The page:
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The Stem Cell Breakthrough and
the Attacks On Science


The week of Nov. 20, two teams of researchers -- one led by Kyoto University's Shinya Yamanaka, the other by the University of Wisconsin's Junying Yu reported that they had turned human skin cells into pluripotent stem cells – cells which appear to behave in tests so far the same as embryonic stem cells. Their technique involved using a virus to add four new genes to the skin cells.

If confirmed, this discovery would indeed be a major breakthrough in the already explosively growing science of stem cell research. Many fascinating and important questions are being probed in this field, expanding our understanding of embryonic development, differentiation and aging from the level of cells to tissues to individuals. This field is pushing forward understanding of how many diseases develop – and could be combated. It is also advancing the understanding of how human regeneration happens with major therapeutic promise.

The scientific approach to this news would (and will) be for scientists worldwide to reproduce and check these results and evaluate the efficacy and accuracy of this technique in the context of the many hundreds and thousands of experiments in which embryonic stem cells have been used. Many new questions will be asked and hopefully answered. Do these cells truly behave identically to undifferentiated embryonic stem cells in all these situations? In what ways are they still different and what will that teach us about the process of embryonic stem cell specialization? Can the issue of cancer developing due to the use so far of cancer causing genes be overcome? While it is still very early and the outcome is far from clear, the most likely scientific outcome, based on the truth discovered through scientific methods will most likely be that this technique will find its place among other stem cell techniques. And it may lead to still more dramatic breakthroughs too.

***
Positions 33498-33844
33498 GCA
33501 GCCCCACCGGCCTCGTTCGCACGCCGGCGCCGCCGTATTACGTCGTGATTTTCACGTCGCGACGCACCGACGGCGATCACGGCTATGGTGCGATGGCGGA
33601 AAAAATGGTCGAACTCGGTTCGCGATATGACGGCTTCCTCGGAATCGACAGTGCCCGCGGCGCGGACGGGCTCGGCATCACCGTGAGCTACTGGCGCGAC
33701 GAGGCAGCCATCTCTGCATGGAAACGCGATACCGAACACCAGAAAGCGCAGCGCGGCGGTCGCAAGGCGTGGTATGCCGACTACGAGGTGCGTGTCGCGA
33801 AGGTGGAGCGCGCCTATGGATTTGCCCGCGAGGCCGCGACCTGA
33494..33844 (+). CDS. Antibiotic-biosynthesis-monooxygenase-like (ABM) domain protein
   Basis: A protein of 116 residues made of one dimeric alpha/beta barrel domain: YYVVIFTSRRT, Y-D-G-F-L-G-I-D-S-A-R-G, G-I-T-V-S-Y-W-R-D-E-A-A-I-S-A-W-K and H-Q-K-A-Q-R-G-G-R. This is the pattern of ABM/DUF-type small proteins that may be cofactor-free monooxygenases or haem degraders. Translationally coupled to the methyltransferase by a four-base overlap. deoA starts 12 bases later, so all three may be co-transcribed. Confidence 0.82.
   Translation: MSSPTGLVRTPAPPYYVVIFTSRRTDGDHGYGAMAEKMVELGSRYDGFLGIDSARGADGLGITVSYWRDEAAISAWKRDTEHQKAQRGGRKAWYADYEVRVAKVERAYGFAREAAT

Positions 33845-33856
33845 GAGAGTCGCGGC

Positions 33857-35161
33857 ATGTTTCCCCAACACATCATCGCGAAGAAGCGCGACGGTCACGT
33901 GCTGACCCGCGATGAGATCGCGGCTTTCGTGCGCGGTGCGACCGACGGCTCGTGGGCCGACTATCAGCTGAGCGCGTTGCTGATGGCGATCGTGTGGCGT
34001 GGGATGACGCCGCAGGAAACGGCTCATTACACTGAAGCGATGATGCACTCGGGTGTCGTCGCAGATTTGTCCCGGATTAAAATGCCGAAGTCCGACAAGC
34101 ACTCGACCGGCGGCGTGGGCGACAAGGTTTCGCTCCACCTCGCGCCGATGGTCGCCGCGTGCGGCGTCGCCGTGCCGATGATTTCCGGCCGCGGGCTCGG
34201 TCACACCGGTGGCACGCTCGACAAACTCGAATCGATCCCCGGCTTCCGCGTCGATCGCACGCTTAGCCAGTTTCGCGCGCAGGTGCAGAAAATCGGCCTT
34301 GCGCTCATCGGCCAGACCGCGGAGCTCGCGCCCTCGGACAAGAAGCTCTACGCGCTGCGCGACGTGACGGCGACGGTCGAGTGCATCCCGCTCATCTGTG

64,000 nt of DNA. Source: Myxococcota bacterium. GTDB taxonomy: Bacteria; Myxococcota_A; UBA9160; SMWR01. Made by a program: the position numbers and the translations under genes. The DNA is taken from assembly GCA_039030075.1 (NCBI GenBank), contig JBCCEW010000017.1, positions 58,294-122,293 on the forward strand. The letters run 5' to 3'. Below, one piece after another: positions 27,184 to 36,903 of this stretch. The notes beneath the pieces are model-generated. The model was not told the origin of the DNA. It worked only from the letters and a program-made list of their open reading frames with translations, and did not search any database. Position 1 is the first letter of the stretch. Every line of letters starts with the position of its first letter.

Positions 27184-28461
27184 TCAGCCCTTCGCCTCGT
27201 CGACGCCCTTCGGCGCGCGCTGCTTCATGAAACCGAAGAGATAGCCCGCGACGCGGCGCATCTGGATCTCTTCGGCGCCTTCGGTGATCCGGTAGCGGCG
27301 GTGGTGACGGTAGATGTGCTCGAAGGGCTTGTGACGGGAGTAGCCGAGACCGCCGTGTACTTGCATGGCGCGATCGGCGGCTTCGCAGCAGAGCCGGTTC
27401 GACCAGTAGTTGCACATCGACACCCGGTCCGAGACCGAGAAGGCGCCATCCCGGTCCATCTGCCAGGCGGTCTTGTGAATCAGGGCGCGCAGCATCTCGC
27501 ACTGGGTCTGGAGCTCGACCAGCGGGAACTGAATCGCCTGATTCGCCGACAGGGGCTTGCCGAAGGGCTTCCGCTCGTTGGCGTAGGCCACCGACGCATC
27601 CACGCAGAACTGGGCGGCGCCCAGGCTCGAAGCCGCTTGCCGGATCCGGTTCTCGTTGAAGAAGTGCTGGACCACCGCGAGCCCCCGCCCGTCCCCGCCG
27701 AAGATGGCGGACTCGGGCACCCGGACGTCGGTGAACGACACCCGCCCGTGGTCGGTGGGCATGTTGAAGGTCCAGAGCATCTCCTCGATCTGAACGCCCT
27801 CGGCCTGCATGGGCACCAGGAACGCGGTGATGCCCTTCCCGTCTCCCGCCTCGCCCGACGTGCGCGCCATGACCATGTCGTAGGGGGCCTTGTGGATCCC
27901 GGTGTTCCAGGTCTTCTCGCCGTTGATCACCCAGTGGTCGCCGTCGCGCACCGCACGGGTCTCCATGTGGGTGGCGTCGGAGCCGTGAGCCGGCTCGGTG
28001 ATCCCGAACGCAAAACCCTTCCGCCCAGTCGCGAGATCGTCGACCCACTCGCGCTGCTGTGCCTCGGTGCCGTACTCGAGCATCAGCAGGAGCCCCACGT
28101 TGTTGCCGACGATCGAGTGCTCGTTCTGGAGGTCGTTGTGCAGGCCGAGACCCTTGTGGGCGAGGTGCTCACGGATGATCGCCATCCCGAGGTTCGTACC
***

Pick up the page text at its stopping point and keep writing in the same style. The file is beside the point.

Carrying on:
In other words, this new breakthrough is occurring in the context of and could not have happened without embryonic stem cell research.

The importance of stem cell research is not confined to “what stem cells can do” in a simply utilitarian sense. Potential cures, therapies, etc. are important but important as they are, along with the question of “what stem cells can do” is the equally critical question of “what stem cells can help us learn”. There are whole new scientific vistas opening up – and it is very correct and an essential part of what science is and of what makes us human to wonder, marvel and strive to learn more about all this. And in turn, this can lead to exciting new discoveries in unforeseen areas including new applications to medicine, etc. As we see it, defending this is at the core of defending science.

But is THIS the “news” that the world (especially in the U.S.) has heard about this story? No – the media has been filled with stories that imply that this discovery could lead to the “end of embryonic stem cell research” – and that we should all be happy about that. Or if not, we should shut up because as an article in the NY Times put it “scientists don't like controversy”. This is a major attack on science – and it needs to be exposed.

Bush and the Christian Fundamentalist Right have consistently attacked stem cell science, doing everything they can to stop it and failing that to constrict and constrain it. And beyond the issue of stem cell science they have been working to establish a new and frightening norm – that scientific research must be vetted through the most extreme Christian Fundamentalist mores.